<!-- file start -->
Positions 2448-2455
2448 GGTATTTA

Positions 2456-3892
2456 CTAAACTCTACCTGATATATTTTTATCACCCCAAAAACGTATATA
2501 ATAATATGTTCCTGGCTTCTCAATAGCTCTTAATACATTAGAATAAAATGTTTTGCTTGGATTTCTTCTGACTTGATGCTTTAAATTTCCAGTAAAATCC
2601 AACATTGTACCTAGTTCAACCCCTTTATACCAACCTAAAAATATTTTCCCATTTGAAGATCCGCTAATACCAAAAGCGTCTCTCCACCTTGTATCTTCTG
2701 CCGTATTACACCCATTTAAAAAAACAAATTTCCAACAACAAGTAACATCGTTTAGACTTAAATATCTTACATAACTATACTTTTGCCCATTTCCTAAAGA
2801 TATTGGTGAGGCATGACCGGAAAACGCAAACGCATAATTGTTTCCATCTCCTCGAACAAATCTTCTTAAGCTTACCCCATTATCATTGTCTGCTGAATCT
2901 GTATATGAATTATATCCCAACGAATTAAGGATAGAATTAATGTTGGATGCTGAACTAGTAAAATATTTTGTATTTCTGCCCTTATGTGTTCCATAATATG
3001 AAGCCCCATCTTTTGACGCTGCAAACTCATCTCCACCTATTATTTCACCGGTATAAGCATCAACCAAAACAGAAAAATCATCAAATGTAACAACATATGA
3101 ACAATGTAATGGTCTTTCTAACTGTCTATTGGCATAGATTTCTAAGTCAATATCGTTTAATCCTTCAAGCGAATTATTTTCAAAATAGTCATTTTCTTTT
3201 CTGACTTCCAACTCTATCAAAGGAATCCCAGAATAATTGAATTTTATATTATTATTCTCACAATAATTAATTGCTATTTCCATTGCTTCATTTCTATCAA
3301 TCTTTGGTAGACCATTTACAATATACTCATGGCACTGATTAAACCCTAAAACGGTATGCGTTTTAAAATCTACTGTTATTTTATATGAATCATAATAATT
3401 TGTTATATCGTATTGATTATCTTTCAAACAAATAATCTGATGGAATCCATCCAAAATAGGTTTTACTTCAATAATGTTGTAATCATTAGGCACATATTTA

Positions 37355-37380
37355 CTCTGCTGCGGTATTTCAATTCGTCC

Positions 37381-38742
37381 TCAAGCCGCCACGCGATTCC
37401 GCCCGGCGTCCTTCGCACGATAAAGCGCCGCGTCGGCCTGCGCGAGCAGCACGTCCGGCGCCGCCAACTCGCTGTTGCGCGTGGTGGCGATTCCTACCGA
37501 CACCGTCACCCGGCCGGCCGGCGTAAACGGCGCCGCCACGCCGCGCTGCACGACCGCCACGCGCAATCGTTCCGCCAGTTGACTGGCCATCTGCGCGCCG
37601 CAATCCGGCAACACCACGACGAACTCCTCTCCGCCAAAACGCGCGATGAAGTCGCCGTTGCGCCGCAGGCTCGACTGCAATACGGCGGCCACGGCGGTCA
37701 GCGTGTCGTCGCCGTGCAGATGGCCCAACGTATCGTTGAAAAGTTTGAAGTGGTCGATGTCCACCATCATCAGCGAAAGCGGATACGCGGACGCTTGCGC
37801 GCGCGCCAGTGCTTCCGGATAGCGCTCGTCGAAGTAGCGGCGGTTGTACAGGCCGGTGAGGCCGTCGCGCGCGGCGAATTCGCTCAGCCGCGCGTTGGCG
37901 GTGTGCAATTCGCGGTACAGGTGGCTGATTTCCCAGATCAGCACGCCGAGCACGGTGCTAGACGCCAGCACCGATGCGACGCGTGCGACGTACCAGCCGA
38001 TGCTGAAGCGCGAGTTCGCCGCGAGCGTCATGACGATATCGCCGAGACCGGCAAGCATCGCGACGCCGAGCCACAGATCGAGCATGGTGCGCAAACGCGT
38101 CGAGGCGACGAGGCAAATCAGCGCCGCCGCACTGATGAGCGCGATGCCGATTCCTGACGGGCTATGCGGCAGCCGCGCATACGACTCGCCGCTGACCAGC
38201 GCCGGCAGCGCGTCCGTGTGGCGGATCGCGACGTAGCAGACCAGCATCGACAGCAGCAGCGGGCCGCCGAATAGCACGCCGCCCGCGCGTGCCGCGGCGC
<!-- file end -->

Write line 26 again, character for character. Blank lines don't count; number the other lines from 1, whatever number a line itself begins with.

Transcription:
38101 CGAGGCGACGAGGCAAATCAGCGCCGCCGCACTGATGAGCGCGATGCCGATTCCTGACGGGCTATGCGGCAGCCGCGCATACGACTCGCCGCTGACCAGC